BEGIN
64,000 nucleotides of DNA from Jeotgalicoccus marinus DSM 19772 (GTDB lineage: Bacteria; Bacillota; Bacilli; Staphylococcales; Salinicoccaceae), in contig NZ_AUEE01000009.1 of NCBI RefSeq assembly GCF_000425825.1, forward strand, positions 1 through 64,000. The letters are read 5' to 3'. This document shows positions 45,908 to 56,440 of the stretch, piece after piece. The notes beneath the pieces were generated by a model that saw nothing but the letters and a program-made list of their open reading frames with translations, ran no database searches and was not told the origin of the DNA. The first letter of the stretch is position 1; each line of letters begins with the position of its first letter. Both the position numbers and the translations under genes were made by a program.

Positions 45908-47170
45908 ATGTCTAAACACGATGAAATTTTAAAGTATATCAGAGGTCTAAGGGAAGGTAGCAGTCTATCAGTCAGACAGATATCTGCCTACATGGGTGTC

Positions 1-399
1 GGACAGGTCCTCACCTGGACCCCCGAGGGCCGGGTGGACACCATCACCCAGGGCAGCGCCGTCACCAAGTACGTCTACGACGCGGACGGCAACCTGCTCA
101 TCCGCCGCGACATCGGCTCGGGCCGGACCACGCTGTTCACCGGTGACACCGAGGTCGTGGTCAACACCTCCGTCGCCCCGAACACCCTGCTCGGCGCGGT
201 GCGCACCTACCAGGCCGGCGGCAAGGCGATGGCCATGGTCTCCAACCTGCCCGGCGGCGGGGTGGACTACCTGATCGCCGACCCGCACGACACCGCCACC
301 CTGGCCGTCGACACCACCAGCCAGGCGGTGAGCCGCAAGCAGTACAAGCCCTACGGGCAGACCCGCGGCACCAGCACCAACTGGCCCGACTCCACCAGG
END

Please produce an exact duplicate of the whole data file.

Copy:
64,000 nucleotides of DNA from Jeotgalicoccus marinus DSM 19772 (GTDB lineage: Bacteria; Bacillota; Bacilli; Staphylococcales; Salinicoccaceae), in contig NZ_AUEE01000009.1 of NCBI RefSeq assembly GCF_000425825.1, forward strand, positions 1 through 64,000. The letters are read 5' to 3'. This document shows positions 45,908 to 56,440 of the stretch, piece after piece. The notes beneath the pieces were generated by a model that saw nothing but the letters and a program-made list of their open reading frames with translations, ran no database searches and was not told the origin of the DNA. The first letter of the stretch is position 1; each line of letters begins with the position of its first letter. Both the position numbers and the translations under genes were made by a program.

Positions 45908-47170
45908 ATGTCTAAACACGATGAAATTTTAAAGTATATCAGAGGTCTAAGGGAAGGTAGCAGTCTATCAGTCAGACAGATATCTGCCTACATGGGTGTC

Positions 1-399
1 GGACAGGTCCTCACCTGGACCCCCGAGGGCCGGGTGGACACCATCACCCAGGGCAGCGCCGTCACCAAGTACGTCTACGACGCGGACGGCAACCTGCTCA
101 TCCGCCGCGACATCGGCTCGGGCCGGACCACGCTGTTCACCGGTGACACCGAGGTCGTGGTCAACACCTCCGTCGCCCCGAACACCCTGCTCGGCGCGGT
201 GCGCACCTACCAGGCCGGCGGCAAGGCGATGGCCATGGTCTCCAACCTGCCCGGCGGCGGGGTGGACTACCTGATCGCCGACCCGCACGACACCGCCACC
301 CTGGCCGTCGACACCACCAGCCAGGCGGTGAGCCGCAAGCAGTACAAGCCCTACGGGCAGACCCGCGGCACCAGCACCAACTGGCCCGACTCCACCAGG